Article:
Whether the software is used to run an online retail portion of your company, process payroll, or to collect and store customer data, SaaS is an important tool for new startups and established companies alike. When a company identifies a useful SaaS that they would like to use, the company must approach the software service provider and request to enter into a SaaS agreement, by which the company will gain access to the software for the duration of the agreement in exchange for a fee.
SaaS agreements can contain complicated language that is highly technical and confusing. The SaaS agreement is a legally binding contract, so it is important that the hiring company understands its obligations and responsibilities under the contract prior to entering into the agreement. If you are not confident in your ability to read and understand the terms and conditions of the SaaS agreement, you should consult with an experienced attorney who specializes in SaaS agreements to make sure that the contract is fair and reasonable.
Practical aspects of a SaaS agreement that businesses should fully understand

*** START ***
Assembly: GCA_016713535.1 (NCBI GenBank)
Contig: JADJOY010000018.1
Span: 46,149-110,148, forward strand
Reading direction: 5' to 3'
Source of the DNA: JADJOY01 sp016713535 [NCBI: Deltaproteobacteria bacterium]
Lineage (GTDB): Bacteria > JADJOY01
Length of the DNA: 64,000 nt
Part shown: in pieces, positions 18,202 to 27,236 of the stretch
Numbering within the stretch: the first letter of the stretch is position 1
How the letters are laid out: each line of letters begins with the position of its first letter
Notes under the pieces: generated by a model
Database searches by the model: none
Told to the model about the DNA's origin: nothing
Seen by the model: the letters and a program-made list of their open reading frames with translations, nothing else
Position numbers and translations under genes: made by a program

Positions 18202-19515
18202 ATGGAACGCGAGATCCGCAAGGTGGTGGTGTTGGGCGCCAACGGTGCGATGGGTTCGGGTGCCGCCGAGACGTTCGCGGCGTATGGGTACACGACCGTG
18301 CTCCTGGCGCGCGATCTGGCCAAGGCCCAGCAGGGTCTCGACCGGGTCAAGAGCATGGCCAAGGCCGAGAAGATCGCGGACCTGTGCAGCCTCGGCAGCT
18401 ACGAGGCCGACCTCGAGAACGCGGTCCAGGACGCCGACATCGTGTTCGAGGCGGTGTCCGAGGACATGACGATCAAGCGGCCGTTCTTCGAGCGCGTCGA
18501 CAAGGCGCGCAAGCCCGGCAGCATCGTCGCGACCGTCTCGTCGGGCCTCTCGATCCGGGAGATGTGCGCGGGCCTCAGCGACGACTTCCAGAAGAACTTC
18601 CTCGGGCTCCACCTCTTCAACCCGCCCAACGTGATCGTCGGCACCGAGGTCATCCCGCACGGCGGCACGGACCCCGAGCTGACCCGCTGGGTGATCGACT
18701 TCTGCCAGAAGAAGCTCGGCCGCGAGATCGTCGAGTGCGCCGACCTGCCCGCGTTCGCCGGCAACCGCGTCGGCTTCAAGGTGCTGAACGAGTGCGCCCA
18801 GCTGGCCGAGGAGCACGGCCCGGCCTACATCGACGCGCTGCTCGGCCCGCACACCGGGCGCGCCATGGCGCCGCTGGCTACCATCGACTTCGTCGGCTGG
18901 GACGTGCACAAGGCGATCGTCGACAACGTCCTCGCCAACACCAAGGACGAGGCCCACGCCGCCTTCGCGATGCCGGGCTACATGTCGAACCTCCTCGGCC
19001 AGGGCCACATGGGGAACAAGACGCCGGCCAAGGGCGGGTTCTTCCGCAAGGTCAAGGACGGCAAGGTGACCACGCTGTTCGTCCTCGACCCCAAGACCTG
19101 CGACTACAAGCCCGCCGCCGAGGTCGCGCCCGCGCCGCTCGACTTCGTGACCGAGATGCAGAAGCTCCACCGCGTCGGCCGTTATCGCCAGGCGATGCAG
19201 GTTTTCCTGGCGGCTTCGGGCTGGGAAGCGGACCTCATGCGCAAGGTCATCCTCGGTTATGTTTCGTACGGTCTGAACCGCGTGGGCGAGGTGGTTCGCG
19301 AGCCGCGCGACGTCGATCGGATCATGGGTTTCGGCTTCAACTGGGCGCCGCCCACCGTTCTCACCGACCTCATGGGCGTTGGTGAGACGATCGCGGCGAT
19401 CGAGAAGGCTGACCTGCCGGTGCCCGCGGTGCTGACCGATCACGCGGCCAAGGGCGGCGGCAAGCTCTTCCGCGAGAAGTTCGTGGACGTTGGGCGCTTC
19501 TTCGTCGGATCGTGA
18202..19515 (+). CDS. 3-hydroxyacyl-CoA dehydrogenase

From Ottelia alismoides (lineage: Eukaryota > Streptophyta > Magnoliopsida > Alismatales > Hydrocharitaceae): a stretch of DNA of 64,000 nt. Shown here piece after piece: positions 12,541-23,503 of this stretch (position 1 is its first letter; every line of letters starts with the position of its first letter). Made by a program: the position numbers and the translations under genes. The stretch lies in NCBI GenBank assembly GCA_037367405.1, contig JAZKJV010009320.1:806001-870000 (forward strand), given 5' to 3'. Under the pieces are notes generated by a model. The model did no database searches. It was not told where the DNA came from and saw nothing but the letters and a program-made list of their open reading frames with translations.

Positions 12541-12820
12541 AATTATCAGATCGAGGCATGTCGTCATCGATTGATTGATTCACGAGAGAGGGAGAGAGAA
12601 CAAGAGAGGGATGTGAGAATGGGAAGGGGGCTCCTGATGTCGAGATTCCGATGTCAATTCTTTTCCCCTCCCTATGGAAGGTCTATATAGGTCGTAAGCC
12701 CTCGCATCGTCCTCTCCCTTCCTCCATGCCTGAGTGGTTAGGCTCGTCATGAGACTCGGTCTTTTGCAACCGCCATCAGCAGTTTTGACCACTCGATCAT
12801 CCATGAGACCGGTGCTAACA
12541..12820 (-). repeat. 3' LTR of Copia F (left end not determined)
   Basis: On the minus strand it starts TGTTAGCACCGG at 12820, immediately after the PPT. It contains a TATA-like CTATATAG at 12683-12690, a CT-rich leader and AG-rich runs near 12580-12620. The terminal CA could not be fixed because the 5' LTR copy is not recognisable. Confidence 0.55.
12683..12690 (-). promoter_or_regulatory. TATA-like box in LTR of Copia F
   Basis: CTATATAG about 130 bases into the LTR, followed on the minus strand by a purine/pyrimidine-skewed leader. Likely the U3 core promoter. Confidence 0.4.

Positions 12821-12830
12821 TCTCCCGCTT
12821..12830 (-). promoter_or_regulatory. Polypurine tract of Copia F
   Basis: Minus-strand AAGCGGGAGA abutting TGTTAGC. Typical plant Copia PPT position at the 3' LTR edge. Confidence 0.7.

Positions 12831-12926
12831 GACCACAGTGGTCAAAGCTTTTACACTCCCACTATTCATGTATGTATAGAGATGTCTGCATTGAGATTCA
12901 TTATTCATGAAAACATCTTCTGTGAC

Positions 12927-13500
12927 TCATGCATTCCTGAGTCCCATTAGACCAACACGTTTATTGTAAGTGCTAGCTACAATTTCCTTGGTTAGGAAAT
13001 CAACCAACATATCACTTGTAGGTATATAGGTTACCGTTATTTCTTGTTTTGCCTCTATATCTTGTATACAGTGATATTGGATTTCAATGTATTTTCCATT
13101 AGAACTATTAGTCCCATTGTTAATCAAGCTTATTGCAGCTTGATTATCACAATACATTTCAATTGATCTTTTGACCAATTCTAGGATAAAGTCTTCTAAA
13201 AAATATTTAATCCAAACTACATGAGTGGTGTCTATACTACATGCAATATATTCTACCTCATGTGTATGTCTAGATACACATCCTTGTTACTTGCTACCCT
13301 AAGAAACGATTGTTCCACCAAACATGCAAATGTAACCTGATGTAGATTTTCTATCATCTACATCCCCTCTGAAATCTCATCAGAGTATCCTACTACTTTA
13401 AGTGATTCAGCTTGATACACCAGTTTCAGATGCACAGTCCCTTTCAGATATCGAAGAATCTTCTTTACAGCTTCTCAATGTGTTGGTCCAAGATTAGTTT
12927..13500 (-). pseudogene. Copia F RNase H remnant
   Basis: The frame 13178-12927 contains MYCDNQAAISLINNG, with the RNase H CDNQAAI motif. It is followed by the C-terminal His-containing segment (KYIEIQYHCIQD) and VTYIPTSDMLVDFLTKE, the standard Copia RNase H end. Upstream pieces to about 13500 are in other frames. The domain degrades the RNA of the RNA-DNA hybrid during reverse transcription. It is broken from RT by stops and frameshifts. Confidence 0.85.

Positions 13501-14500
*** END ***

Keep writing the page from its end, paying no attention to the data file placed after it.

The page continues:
There are several key terms in a SaaS agreement that companies should look for and make sure that they understand in any SaaS agreement that the company plans on entering into. For instance, companies should understand:
- How the SaaS agreement can be terminated. Contracts can be terminated if there is a material breach of the contract by either party. For example, if the software service is constantly down and inaccessible, you would want to know if your company can get out of the contract. Why pay for poor service?
- Who is responsible for data privacy? Usually, the software service provider is responsible for data protection and privacy, but it is important to understand whether your company carries any liability in the event that there is a data breach.
- Uptime and downtime provisions. Most SaaS agreements include a guarantee on the uptime of the service provided to the business, usually a guarantee of 99% of the agreed upon use time. This means that the software will be available and usable by the company 99% of the time that the parties have agreed that the company will have access to the software (e.g., from 8 am - 9 pm, Monday - Friday).
- Service and maintenance details. Like with any software or computer system, there will need to be updates made to the system. Your company needs to know how maintenance outages will be conducted and how those outages will affect business.